There is no ‘bucket list’ - Lynne and I are both well, thank you – but we have arrived at a point in our lives where we have the time, the money and the good health to indulge in a passion for travel. We know how lucky and privileged we are to be able to do this, and we know it won’t last for ever, but while it does…..



Wednesday, 1 August 2007

Ulan Bator (or Ulaanbaatar): Part 11 of The Trans-Siberian Railway


Back to Part 10
On to Part 11
Ulan Bator to Beijing
(coming one day when I have the time)

Our first impressions were right, Ulan Bator is an ugly, unplanned sprawl of a city; indeed I cannot think of an uglier capital city. It is not particularly run down or dirty, though it is no shining city on or off a hill, but there is little that aspires to be more than ‘functional’ and disparate buildings – and tents - are plonked down without regard for their surroundings.

‘Ulan Bator’ is now often written ‘Ulaanbaatar’, which is an accurate transliteration of the Mongolian Cyrillic but looks odd in English, so I have stuck with the old-fashioned name. The city claims to have been founded in 1639 as a Buddhist monastic centre, but as that centre was originally nomadic it did not really come into being until it settled on its present site in 1778. Originally called Khuree, the city was renamed Ulan Bator (literally: Red Hero) when it became the capital of the People’s Republic of Mongolia in 1924. 1.2 million people live there - roughly half all Mongolians - and it is the only city of any size in the whole of the sparsely populated country.

Between our arrival from Naushki and departure in the direction of Buurd Sum we had time for a quick look round. Ulan Batar’s central Sukhbaatar (Axe Hero) Square is impressive and the only part of the city that looks as if it was ever planned.

In the centre is an equestrian statue of Sukhbaatar himself. After the First World War, the Chinese attempted to regain control over Outer Mongolia (the present Republic of Mongolia)  and in 1919 ‘persuaded’ the country's ruler, the Bogd Khan, to sign an edict incorporating Outer Mongolia into China (Inner Mongolia had long been – and remains - a Chinese Province). Damdin Sukhbaatar, a founder of the Mongolian People’s Party, led the resistance which re-established independence in 1921. He died in 1923, officially of stress and overwork. As he was aged 30 and in otherwise good health it is generally believed that he was murdered by the Russians. Normally I distrust conspiracy theories, but this one has much to recommend it. Sukhbaatar may have been a communist, but he was too powerful for the Soviet regime to control and they wanted a more malleable leader.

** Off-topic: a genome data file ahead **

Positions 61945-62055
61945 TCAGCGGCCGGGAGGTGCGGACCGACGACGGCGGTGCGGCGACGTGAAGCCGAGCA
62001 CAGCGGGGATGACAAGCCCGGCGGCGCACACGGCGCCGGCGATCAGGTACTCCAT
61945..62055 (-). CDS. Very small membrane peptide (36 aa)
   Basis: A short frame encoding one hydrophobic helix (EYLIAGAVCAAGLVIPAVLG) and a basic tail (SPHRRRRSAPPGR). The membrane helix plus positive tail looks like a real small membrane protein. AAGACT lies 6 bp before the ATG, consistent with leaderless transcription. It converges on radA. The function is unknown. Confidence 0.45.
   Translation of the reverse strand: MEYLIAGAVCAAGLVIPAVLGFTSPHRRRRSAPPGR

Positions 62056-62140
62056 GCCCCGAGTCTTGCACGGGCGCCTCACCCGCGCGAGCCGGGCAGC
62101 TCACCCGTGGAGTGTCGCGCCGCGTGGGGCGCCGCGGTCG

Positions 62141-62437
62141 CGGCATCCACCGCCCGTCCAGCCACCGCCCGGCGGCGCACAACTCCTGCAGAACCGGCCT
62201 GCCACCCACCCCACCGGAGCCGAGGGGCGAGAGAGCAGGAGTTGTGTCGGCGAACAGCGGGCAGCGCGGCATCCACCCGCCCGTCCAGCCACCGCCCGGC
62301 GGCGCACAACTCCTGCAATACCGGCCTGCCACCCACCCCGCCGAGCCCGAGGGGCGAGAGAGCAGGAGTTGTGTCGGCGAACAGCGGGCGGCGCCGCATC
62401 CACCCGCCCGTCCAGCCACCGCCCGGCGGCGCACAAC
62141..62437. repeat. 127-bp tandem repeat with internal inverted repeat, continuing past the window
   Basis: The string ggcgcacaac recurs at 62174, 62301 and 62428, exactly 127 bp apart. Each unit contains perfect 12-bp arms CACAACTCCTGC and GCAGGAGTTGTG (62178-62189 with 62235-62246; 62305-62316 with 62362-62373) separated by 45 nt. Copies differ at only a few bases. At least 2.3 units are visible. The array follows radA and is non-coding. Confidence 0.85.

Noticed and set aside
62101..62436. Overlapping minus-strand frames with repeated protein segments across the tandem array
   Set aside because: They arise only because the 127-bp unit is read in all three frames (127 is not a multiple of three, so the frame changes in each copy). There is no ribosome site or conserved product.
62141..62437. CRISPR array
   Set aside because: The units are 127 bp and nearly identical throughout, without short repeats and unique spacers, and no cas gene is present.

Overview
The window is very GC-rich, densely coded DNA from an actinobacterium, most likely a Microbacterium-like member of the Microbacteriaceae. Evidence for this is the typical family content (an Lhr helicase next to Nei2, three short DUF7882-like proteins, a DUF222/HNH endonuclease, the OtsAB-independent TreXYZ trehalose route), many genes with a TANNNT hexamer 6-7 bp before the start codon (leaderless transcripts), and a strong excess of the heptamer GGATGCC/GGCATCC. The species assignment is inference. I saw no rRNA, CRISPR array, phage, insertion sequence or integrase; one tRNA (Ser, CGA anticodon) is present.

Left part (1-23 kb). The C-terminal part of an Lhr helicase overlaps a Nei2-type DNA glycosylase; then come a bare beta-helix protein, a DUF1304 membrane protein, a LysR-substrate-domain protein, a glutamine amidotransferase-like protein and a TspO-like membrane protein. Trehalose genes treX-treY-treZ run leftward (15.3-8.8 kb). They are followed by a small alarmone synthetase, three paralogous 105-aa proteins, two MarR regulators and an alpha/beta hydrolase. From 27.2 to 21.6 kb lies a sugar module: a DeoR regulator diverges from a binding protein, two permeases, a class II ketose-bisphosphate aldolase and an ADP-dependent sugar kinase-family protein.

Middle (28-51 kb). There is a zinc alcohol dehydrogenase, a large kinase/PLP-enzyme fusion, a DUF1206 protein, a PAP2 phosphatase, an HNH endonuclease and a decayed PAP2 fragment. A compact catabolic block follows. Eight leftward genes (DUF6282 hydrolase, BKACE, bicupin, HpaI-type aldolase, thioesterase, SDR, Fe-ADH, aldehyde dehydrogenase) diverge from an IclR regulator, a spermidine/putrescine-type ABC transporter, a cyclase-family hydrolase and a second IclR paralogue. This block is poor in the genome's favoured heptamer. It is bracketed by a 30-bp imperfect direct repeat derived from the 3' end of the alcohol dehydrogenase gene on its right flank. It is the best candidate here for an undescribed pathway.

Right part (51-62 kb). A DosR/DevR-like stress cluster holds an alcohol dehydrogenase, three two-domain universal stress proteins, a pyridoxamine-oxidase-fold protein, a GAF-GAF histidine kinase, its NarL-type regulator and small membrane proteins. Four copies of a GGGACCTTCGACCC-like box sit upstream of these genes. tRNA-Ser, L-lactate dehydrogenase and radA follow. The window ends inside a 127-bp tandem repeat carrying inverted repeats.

Sukhbaatar in his square
Ulan Bator
Dying young and at the peak of his popularity, he naturally became a national hero. With a north-western town, a south-eastern province and a district of the capital named after him as well as his own square, he is Mongolia’s second greatest hero. The greatest sits outside the parliament building which occupies one side of the square. Mongolia today is a parliamentary democracy; I am not sure that Genghis Khan (or Chinggis Khaan as the locals would say) would have had much time for democracy, but there he sits, several times larger than life, guarding the entrance to parliament.
 

The biggest local hero - in every sense
Chinggis Khaan outside the parliament building, Ulan Bator

We visited a money changer to turn some US dollars into togrogs. It was largely a waste of time as only once were we quoted a price in Togrogs. Generally we were asked for dollars and suggesting we might pay in togrogs produced a sigh and a calculator. This was not just because we were foreigners, I saw locals paying taxi drivers with dollar bills as well. Chinggis is, of course, on all the large notes, Sukhbaatar is on notes from 5 to 100 togrogs. As there are some 2000 to the pound, 10 togrogs are quite difficult to spend.


Sukhbaatar on the 10 togrog note

Gandan Monastery was built in 1809 and is the centre of Tibetan Buddhism in Mongolia. It was closed by the government in 1938 but later Stalin – who pulled the strings – decided to look more kindly on religion* and it was reopened in 1949 as a token gesture to the country’s traditional culture and religion. It was extensively refurbished is 1990 and is now home to some 150 monks.


Entrance, Gandan Monastery, Ulan Bator
We wandered round Gandan marvelling at its many pigeons, at the monks’ exotic hats and at the way it looked so Tibetan despite Tibet being 2000km away. Then we set off south to stay with the nomads (a highlight of the whole journey), before passing back through Ulaanbaatar on our way to the Elstei Ger camp (a Mongolian dude ranch and a cold and damp anti-climax after the real thing).  See Part 9: Across the Mongolian Steppe from Ulan Bator to Burd Sum and Part 10: With the Mongolian Nomads.
 

Gandan Monastery, Ulan Bator

From Elstei we returned to Ulan Bator and checked into the Bayangol Hotel, a genuine four star international class hotel with soft beds and a shower which pumped out an unlimited supply of hot water.